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I have been disliked by the 500px ecosystem

Published October 8th, 2011

Last night I posted in reaction to a number of comments I read on the dislike button saying I quite liked it and explaining why (see In support of 500px's dislike button).

As a consequence, two things happened this morning. When I woke up, there were a number of comments and favorites on my photos that weren't there the night before. Also, my affection had dropped by a couple of points. When I checked the rating on some of the individual photos, I noticed that the last 6 photos had dropped to single digits of low teens.

I had been actively disliked.

Of course, there's a superb irony in there. People who clearly disagreed with me used the dislike button they so hate to punish me for coming out in favour of it, thus not only contradicting themselves but also showing that they didn't read what I wrote. Not that I care much: vindictiveness doesn't really affect me.

The comments and tweets however were more interesting and pointed to something I didn't properly explain. Re-reading my previous post it became clear that you could read it as me disliking high quality pictures in genres or styles that we see too many of to cull the herd, as it were. That's not what I do. What I do (occasionally, I should add, I don't spend my days navigating the popular section ;-) is focus on pictures I find interesting and original to like them, and focus on genres and styles that aren't to my tastes to target the duds in those genres.

In other words, I still only dislike pictures that I don't think should make it (either because they are really not worth the accolade from a photographic point of view or because they're overprocessed to the point of looking like advertising) but I am more critical of genres that we see too much of in my opinion.

Now maybe that's not the best way to tweak the ecosystem to my liking (and remember, I'm just one vote, so I have no illusions as to the influence of my voting) but it's the only one I have. And I'm fully aware of the way the dislike button can be abused. But every time I followed a tweet or blog recently about someone complaining about having been disliked, I didn't really see the stunning pictures that their authors suggested they were...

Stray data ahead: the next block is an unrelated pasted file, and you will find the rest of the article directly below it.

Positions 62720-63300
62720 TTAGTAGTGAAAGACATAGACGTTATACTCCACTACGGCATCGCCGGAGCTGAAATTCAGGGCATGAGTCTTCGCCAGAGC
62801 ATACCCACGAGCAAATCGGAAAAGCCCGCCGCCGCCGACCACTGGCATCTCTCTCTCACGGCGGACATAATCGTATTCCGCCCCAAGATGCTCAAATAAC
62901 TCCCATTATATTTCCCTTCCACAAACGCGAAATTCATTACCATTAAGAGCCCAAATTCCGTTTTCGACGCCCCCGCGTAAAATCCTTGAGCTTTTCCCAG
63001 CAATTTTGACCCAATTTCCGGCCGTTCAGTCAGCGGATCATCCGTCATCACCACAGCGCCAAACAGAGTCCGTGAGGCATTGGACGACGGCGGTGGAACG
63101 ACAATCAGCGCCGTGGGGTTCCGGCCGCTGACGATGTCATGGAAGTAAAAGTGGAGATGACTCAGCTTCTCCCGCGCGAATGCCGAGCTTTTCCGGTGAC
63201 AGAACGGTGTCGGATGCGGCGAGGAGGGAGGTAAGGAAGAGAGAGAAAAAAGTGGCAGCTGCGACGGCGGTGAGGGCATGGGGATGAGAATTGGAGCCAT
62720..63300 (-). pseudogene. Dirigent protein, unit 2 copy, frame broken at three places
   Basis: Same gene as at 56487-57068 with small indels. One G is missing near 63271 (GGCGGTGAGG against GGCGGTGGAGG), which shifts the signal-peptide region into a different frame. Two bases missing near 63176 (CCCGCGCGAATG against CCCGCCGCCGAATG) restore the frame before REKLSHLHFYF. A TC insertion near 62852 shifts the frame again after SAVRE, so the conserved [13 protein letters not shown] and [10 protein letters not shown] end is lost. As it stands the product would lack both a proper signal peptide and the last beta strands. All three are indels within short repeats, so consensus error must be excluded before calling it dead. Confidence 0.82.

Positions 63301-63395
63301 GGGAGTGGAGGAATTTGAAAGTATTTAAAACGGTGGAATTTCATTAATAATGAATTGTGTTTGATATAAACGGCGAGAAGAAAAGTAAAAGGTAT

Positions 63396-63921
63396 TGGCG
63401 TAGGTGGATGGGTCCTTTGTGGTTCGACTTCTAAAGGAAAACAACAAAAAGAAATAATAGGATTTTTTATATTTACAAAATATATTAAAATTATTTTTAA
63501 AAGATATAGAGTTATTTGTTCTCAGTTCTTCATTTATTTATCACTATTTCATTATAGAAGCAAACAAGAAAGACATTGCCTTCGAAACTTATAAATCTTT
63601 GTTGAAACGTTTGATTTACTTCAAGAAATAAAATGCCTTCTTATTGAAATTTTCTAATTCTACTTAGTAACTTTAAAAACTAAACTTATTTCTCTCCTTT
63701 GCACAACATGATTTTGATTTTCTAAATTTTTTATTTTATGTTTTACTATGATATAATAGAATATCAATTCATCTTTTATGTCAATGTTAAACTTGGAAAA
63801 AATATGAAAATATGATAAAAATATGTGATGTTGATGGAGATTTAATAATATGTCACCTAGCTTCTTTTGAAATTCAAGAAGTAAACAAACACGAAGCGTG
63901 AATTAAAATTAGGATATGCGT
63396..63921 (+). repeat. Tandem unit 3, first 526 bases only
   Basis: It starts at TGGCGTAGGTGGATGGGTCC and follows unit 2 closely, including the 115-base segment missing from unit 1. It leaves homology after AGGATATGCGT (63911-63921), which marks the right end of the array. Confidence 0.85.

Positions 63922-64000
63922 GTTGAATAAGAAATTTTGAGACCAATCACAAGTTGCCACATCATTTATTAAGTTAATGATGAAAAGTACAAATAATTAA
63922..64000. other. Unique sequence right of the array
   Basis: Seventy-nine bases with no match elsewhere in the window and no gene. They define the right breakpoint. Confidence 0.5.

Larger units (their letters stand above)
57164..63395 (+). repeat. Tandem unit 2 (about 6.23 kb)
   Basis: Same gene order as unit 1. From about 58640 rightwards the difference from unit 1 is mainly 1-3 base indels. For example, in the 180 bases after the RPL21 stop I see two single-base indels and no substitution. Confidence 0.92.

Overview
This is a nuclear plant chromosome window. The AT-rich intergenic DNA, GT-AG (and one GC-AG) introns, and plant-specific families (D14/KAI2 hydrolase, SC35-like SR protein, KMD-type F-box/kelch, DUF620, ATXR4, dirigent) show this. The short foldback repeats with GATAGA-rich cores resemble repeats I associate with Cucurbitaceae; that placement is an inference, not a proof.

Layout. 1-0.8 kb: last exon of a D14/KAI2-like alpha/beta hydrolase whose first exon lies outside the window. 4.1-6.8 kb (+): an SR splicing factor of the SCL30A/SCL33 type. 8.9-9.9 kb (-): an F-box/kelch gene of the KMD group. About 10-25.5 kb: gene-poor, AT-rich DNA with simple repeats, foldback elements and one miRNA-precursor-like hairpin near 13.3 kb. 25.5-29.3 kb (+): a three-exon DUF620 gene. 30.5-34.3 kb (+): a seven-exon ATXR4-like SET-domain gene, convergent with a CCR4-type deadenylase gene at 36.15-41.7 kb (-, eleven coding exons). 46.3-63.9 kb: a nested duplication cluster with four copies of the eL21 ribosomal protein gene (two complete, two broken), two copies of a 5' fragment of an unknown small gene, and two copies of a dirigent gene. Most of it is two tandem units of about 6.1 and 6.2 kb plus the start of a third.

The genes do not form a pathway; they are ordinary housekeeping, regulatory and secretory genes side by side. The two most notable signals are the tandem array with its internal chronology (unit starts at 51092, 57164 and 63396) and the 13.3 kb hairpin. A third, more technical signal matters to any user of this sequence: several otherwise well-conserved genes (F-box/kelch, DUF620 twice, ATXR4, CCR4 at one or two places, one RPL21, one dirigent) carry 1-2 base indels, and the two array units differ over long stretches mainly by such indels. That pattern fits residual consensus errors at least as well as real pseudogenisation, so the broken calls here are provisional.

So I think that despite the possibility (and as I've clearly experienced, the reality) of abuse of the dislike button, in the absence of a better mechanism to express what I'd like to see, I'll use that one.

The irony is that as I was saying yesterday, exposure trumps everything else when it comes to being visible. Sounds recursive, and it is. I agree that 500px might allow really good stuff better visibility than other photographic hosting networks starting with an F even if the author is unknown, but if the author is well-known and followed, any of their pictures will come to the top no matter how good they are.

So in writing this blog post and creating the miniscule controversy that I created, I attracted attention to my photos. I got intensely disliked, but over the course of the day today, my affection rating went up 9 points. Not only did that cancel the effects of the dislikes, it increased them. I don't much care and I don't see it as anything but a pleasant ego boost, but more importantly, I think it's proven my point on that count at least...

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Daniel Mora  about 5 years ago
I liked your post and I like your work. ;)